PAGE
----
Imagine a life where you have no say, no voice and no choice. Now imagine being housebound in a foreign land, where people speak a language you don’t understand and lead a way of life very different from your own.
At the Lutheran church in Pasadena, Adelaide, worship services are bilingual, drawing on music, language and contributions from African, Persian and Indonesian people. It’s a sign of things to come for our multi-ethnic, multi-cultural church.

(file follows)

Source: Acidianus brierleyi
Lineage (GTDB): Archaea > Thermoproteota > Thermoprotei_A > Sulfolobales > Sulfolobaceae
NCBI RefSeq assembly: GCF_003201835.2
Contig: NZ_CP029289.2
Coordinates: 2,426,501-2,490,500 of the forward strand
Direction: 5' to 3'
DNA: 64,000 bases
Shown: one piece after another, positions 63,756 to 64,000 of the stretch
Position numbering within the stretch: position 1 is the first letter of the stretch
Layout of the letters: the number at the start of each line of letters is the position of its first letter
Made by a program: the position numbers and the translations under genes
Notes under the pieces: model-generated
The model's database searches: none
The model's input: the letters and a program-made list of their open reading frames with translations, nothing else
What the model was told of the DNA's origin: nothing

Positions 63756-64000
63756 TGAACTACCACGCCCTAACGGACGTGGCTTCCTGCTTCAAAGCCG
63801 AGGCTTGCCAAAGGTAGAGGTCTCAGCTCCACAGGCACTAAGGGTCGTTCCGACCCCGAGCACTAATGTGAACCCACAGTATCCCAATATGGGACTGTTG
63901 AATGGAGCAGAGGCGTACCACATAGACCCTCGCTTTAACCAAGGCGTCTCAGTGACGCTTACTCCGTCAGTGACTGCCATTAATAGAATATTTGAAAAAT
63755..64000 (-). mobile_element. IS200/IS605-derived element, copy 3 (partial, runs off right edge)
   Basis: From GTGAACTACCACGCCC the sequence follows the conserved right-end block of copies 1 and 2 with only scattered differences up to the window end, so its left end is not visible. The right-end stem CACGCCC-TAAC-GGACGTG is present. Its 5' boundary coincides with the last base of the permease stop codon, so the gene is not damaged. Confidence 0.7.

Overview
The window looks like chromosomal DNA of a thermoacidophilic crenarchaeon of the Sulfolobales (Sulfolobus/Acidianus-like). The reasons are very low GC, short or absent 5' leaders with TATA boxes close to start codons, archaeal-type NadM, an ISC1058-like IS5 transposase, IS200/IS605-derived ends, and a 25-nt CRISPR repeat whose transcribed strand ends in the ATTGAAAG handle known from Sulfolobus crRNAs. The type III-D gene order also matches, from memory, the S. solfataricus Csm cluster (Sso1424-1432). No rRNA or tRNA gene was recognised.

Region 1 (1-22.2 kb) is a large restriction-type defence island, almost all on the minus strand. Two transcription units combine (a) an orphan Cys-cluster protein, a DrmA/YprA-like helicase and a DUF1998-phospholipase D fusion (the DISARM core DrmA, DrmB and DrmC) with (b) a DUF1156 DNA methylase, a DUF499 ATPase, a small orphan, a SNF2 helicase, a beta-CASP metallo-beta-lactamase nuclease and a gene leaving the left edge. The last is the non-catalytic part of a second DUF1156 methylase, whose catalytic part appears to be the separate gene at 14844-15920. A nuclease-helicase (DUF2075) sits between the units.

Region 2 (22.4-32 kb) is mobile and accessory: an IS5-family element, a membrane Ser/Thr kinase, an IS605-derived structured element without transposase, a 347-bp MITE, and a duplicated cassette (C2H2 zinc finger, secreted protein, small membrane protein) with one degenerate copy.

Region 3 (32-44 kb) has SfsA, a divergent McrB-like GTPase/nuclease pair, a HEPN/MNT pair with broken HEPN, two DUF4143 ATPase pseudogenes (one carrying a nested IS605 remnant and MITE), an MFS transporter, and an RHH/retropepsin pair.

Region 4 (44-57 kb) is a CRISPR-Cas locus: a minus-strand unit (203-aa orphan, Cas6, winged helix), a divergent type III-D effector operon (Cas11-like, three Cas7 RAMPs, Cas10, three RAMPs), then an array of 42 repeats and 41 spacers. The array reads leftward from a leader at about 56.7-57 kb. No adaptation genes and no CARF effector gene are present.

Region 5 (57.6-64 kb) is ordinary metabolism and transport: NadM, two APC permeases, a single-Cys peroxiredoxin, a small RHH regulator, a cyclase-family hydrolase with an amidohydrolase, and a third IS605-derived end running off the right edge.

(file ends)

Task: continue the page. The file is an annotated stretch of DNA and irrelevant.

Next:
Australia first observed ‘Harmony Day’ on 21 March 1999. Carrying the message ‘Everyone belongs’, Harmony Day encourages Australians of all ethnic, cultural and religious backgrounds to participate in their community, get to know one other, and understand and trust each other, respecting our cultural and religious differences. Acknowledging each other and our diversity helps us… Read more
Since 1999, Australia has celebrated 21 March each year as Harmony Day. The promotions say ‘Harmony Day celebrates Australia’s cultural and religious diversity. It is about inclusiveness, respect and a sense of belonging for everyone’. We associate the word harmony most often with music. Harmony comes about when different notes, voices or musical instruments come… Read more